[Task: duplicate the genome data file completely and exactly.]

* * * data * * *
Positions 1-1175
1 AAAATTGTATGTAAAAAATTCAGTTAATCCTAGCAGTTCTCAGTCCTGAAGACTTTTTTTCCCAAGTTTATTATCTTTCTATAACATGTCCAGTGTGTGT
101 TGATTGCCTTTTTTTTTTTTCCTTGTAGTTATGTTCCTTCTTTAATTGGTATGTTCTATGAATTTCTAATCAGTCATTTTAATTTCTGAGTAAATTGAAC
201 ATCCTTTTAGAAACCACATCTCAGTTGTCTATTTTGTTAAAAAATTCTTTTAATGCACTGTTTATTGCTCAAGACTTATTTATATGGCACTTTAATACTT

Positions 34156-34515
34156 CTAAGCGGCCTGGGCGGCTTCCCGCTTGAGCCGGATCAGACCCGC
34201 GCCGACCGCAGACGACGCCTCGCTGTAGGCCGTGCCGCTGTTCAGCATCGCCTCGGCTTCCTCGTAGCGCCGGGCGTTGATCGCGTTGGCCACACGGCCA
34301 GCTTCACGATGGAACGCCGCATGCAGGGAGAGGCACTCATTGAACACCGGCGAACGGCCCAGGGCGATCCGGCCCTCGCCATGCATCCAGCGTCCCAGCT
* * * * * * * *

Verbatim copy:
Positions 1-1175
1 AAAATTGTATGTAAAAAATTCAGTTAATCCTAGCAGTTCTCAGTCCTGAAGACTTTTTTTCCCAAGTTTATTATCTTTCTATAACATGTCCAGTGTGTGT
101 TGATTGCCTTTTTTTTTTTTCCTTGTAGTTATGTTCCTTCTTTAATTGGTATGTTCTATGAATTTCTAATCAGTCATTTTAATTTCTGAGTAAATTGAAC
201 ATCCTTTTAGAAACCACATCTCAGTTGTCTATTTTGTTAAAAAATTCTTTTAATGCACTGTTTATTGCTCAAGACTTATTTATATGGCACTTTAATACTT

Positions 34156-34515
34156 CTAAGCGGCCTGGGCGGCTTCCCGCTTGAGCCGGATCAGACCCGC
34201 GCCGACCGCAGACGACGCCTCGCTGTAGGCCGTGCCGCTGTTCAGCATCGCCTCGGCTTCCTCGTAGCGCCGGGCGTTGATCGCGTTGGCCACACGGCCA
34301 GCTTCACGATGGAACGCCGCATGCAGGGAGAGGCACTCATTGAACACCGGCGAACGGCCCAGGGCGATCCGGCCCTCGCCATGCATCCAGCGTCCCAGCT